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Or how about I got bit by a black widow. Saw it happen. So hrrrm. Now what. I was an EMT and had worked in the ER of the local hospital But this was new to me. So I zap on down to the local ER. Went up to the doc and told and showed him. I get handed off to a nurse. Has me set my tukus on the gurney. Puts a pan of sterile water beside me the hands me a povidone iodine laced scrub brush with the instructions, "You know the drill. 10 minutes."
Those are really still bristled brushes. My hand was glowing like the setting sun when I got done. Then the doc came by and asked about bite symptoms. Nausea, dizziness, disorientation.
First and foremost concern was a puncture wound from a carrion eater. A minor incidental was it was a black widow.
 

Duriana

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I know this is kinda of an old thread but I have a question about wolf spider bites. Has there been any recorded deaths with them? people have argued with me in the past that wolfies are lethal. Which I know of course normally they aren't but has there been any rare case of someone dying?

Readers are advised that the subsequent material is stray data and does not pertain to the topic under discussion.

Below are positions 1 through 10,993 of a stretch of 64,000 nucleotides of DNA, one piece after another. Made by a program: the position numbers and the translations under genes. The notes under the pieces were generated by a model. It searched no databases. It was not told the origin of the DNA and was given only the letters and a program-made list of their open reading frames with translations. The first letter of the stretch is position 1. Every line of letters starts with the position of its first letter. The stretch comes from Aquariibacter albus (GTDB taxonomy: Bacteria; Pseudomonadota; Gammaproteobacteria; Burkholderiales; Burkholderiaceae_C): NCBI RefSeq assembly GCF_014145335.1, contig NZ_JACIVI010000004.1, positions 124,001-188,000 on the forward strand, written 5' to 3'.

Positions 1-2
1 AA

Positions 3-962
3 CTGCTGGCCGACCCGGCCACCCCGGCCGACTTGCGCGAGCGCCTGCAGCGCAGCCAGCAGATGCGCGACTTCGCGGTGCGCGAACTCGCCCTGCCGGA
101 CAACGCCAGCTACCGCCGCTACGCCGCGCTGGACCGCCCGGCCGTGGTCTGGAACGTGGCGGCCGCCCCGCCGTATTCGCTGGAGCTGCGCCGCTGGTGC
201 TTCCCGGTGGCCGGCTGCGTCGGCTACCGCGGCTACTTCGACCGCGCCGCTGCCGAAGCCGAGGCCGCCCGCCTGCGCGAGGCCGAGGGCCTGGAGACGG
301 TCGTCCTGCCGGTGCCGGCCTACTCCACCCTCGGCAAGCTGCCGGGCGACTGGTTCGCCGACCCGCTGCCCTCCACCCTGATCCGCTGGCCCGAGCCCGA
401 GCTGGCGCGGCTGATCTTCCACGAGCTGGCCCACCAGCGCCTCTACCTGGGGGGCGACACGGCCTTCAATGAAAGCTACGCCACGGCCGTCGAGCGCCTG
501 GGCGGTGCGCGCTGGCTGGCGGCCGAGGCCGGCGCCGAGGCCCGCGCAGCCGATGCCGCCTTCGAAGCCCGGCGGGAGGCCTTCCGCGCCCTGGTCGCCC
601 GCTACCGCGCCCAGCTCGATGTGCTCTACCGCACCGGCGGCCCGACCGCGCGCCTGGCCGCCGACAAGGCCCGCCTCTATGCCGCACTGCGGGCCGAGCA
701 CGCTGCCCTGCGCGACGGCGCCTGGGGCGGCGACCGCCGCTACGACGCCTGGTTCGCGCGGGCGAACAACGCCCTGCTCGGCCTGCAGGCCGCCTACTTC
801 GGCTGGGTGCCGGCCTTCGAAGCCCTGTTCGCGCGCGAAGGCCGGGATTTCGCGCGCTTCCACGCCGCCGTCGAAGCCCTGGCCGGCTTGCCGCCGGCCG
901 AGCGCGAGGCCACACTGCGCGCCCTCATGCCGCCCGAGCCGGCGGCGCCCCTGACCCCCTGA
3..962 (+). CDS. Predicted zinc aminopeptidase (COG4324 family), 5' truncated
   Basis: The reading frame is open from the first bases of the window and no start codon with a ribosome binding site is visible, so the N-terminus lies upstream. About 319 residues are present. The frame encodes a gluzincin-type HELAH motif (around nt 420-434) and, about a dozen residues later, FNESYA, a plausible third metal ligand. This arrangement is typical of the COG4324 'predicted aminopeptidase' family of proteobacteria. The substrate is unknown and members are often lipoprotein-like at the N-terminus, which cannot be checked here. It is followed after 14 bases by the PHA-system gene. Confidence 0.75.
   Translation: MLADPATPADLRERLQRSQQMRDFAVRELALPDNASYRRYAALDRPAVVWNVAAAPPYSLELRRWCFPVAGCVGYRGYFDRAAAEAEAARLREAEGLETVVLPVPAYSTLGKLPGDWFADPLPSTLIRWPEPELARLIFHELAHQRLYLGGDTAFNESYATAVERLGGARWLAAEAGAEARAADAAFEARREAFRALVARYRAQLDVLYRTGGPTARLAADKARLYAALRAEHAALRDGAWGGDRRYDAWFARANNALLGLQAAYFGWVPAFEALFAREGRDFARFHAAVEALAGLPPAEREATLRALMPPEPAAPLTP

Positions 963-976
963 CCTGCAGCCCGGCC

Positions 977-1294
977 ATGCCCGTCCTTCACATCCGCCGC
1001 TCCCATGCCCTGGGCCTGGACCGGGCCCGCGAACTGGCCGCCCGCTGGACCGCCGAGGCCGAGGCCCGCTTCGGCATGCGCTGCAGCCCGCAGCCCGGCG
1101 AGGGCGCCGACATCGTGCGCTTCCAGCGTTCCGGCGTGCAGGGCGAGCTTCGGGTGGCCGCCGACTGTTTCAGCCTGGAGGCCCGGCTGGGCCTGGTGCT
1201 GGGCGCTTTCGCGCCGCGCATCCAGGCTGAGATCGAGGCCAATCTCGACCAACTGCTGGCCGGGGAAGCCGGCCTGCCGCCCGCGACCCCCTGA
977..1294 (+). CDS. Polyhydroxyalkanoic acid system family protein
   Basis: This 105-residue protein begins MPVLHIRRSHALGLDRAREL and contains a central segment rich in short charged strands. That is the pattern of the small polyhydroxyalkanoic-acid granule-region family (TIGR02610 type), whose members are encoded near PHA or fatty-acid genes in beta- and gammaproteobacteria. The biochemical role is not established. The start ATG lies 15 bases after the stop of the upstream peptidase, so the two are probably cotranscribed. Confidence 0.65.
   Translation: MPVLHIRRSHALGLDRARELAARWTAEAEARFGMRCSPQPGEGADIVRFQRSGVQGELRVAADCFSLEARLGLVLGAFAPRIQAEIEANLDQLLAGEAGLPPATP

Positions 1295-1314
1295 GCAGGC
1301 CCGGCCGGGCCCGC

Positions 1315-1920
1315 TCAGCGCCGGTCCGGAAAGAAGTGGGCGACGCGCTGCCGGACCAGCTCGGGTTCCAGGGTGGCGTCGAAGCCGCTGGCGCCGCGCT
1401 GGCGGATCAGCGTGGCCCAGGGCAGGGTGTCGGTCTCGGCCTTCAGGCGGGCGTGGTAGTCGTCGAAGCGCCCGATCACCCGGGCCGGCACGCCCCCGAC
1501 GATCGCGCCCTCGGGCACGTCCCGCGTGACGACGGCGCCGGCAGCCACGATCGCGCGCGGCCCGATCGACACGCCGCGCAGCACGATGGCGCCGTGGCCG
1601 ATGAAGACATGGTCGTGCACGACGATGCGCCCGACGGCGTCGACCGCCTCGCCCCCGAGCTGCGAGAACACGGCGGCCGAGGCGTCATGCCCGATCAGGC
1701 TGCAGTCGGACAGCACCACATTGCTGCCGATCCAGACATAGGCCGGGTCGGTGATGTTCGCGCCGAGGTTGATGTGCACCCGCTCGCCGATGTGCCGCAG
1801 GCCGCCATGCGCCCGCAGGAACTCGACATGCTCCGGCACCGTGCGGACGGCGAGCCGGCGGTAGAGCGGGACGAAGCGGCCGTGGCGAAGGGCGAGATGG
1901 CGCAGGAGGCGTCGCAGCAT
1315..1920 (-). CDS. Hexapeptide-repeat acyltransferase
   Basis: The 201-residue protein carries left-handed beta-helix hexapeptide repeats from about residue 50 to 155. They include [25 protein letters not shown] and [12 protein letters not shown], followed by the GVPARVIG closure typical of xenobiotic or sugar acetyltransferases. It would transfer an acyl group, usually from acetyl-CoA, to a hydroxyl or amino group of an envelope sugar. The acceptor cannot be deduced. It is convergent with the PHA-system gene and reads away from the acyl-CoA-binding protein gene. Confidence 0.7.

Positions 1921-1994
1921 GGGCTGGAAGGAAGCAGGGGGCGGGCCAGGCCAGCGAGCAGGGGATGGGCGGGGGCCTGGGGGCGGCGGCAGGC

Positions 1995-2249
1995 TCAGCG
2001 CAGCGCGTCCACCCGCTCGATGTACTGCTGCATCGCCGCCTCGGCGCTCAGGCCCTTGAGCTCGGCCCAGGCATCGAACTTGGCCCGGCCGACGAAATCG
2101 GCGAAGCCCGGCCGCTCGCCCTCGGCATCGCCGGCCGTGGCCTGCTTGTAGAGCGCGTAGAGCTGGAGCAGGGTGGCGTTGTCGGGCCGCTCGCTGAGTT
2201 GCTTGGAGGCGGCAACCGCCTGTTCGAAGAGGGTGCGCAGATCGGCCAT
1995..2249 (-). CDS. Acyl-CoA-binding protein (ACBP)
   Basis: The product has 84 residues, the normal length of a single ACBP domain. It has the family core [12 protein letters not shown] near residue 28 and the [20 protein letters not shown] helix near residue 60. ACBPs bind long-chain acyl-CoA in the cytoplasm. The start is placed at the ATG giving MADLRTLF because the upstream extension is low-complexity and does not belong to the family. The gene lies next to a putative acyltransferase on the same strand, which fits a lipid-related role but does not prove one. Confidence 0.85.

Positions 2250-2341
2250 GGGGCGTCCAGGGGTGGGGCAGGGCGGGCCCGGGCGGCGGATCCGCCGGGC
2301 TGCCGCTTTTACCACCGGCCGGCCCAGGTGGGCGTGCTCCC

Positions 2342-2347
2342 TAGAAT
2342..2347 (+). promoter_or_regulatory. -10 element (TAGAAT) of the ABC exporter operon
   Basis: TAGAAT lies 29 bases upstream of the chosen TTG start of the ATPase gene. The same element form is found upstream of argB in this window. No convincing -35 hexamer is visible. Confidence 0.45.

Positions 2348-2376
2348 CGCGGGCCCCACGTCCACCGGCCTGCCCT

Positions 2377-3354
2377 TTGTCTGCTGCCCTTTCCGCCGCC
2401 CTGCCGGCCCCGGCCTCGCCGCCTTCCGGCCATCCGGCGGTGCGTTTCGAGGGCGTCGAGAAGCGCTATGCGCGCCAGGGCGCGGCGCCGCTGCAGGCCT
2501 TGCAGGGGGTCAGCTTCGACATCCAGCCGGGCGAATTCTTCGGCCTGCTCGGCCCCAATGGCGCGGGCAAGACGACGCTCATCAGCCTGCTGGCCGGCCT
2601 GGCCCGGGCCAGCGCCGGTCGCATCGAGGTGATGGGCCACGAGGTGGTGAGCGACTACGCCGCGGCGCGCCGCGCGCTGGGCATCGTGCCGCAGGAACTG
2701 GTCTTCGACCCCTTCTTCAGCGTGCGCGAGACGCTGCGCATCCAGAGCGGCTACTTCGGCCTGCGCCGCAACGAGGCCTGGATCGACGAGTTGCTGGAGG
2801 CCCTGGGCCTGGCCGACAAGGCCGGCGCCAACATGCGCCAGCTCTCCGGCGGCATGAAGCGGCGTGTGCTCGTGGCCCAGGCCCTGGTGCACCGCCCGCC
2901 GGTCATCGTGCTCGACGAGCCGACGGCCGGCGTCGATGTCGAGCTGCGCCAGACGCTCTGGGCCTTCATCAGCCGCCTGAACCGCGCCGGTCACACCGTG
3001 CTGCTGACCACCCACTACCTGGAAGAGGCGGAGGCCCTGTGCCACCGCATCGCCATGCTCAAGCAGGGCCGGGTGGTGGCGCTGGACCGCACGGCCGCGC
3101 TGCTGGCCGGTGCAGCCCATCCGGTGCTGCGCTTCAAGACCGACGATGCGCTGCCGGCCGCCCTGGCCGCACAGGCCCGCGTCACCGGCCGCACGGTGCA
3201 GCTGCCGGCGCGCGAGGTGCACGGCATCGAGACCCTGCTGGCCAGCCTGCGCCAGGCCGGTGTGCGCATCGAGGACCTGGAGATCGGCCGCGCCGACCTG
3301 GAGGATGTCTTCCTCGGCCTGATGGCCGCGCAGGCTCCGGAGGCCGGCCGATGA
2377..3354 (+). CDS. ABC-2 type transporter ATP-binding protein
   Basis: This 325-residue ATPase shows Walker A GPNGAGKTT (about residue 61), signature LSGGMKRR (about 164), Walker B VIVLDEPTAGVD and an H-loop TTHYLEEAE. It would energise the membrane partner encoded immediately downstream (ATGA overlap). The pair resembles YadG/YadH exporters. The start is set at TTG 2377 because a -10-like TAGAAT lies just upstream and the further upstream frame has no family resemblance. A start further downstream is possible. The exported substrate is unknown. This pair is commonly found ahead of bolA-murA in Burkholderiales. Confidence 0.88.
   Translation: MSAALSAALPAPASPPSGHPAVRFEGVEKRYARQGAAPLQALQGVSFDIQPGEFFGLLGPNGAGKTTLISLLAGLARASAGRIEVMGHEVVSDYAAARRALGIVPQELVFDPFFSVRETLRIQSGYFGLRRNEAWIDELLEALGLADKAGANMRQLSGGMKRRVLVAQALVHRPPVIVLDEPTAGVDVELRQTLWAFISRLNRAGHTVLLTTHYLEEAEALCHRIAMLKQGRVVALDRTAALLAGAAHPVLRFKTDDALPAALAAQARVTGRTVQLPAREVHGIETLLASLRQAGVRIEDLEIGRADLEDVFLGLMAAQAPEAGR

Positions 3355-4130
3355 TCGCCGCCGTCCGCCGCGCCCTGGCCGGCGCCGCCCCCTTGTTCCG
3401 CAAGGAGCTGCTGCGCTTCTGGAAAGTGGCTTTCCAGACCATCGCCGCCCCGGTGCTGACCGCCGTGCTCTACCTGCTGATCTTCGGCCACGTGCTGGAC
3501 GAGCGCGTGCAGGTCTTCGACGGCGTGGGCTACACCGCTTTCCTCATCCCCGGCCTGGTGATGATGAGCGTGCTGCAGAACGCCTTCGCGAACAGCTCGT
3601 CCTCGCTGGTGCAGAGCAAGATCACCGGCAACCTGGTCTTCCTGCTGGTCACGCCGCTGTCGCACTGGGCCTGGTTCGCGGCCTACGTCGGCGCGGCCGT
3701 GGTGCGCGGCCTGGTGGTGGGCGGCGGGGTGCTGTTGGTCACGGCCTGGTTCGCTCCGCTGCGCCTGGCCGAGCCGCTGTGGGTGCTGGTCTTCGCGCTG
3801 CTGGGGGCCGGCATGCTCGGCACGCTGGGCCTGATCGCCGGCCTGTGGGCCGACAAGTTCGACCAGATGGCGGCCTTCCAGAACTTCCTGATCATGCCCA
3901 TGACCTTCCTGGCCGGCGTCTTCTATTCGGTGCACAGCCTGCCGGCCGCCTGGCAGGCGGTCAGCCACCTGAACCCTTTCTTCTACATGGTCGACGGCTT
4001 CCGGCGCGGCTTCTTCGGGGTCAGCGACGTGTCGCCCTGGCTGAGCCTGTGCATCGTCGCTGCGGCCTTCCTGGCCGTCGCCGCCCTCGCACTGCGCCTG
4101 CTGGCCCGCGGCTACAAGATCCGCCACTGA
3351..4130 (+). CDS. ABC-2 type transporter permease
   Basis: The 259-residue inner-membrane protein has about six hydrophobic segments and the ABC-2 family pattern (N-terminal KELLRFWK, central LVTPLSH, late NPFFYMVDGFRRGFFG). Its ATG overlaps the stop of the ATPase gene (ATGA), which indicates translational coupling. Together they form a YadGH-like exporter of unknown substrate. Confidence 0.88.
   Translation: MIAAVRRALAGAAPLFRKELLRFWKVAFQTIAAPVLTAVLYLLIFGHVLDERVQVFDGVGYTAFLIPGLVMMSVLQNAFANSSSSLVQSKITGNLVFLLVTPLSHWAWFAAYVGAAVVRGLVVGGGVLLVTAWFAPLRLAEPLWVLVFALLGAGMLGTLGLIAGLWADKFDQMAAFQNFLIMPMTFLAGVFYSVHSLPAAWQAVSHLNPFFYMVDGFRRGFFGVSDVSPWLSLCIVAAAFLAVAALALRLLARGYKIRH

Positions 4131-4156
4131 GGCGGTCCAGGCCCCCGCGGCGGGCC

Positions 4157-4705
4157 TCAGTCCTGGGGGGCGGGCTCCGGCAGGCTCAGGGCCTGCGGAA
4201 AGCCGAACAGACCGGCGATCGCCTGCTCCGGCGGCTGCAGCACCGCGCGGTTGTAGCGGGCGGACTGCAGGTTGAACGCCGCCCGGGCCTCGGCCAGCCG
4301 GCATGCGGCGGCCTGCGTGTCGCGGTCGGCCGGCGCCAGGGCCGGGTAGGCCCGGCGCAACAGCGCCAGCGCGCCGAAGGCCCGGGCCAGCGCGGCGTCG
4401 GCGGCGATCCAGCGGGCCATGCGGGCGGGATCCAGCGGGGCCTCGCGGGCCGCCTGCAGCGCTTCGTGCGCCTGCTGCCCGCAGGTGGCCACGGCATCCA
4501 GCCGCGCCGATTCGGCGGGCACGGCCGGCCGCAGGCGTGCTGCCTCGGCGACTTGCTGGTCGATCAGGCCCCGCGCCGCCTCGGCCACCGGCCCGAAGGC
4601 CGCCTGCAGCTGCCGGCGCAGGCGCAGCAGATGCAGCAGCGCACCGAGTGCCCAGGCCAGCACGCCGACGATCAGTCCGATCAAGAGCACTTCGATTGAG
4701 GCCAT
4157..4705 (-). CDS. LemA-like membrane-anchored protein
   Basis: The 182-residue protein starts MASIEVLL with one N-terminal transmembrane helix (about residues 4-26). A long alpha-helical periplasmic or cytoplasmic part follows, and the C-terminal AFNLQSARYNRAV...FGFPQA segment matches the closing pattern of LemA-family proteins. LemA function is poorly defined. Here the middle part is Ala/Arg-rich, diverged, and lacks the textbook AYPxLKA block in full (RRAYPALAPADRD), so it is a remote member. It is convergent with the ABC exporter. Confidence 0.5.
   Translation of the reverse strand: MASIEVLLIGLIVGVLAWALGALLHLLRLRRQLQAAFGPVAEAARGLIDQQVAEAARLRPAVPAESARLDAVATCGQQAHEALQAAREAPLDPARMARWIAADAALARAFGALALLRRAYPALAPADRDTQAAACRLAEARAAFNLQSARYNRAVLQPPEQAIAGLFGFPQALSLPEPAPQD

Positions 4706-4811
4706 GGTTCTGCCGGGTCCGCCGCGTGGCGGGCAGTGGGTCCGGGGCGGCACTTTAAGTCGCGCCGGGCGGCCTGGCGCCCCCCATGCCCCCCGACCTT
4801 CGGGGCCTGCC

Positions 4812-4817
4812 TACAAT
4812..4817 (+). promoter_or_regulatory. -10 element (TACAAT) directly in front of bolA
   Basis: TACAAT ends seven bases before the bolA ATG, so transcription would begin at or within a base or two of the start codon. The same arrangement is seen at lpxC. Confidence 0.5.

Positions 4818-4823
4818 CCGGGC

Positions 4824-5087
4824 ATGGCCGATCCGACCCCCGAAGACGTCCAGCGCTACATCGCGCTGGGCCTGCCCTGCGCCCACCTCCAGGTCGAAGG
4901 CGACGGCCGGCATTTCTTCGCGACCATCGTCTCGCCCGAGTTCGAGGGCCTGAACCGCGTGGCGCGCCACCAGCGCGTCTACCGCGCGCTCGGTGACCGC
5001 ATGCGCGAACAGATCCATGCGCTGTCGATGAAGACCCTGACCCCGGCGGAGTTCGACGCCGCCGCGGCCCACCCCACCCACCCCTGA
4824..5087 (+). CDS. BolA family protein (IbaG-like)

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Duriana

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Yeah that's what I thought. But hey of course every spider is lethal according to the normal person. I feel like wolfs are very commonly mistaken for Brown Recluses and people get them confused with each other on a regular basis. That thread you made is really interesting and IMO shows that people need to grow up and get over an empty fear of spiders.
 

atraxrobustus

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H. carolinensis actually is considered medically significant in terms of misidentification. The current mainstream thinking in the medical community is in favor of positively ruling out a recluse bite in cases where wolf spiders are reported as responsible, because the inexperienced will often misidentify the brown recluse for a wolf spider of some kind or another, and therefore not take heed to get the bite treated .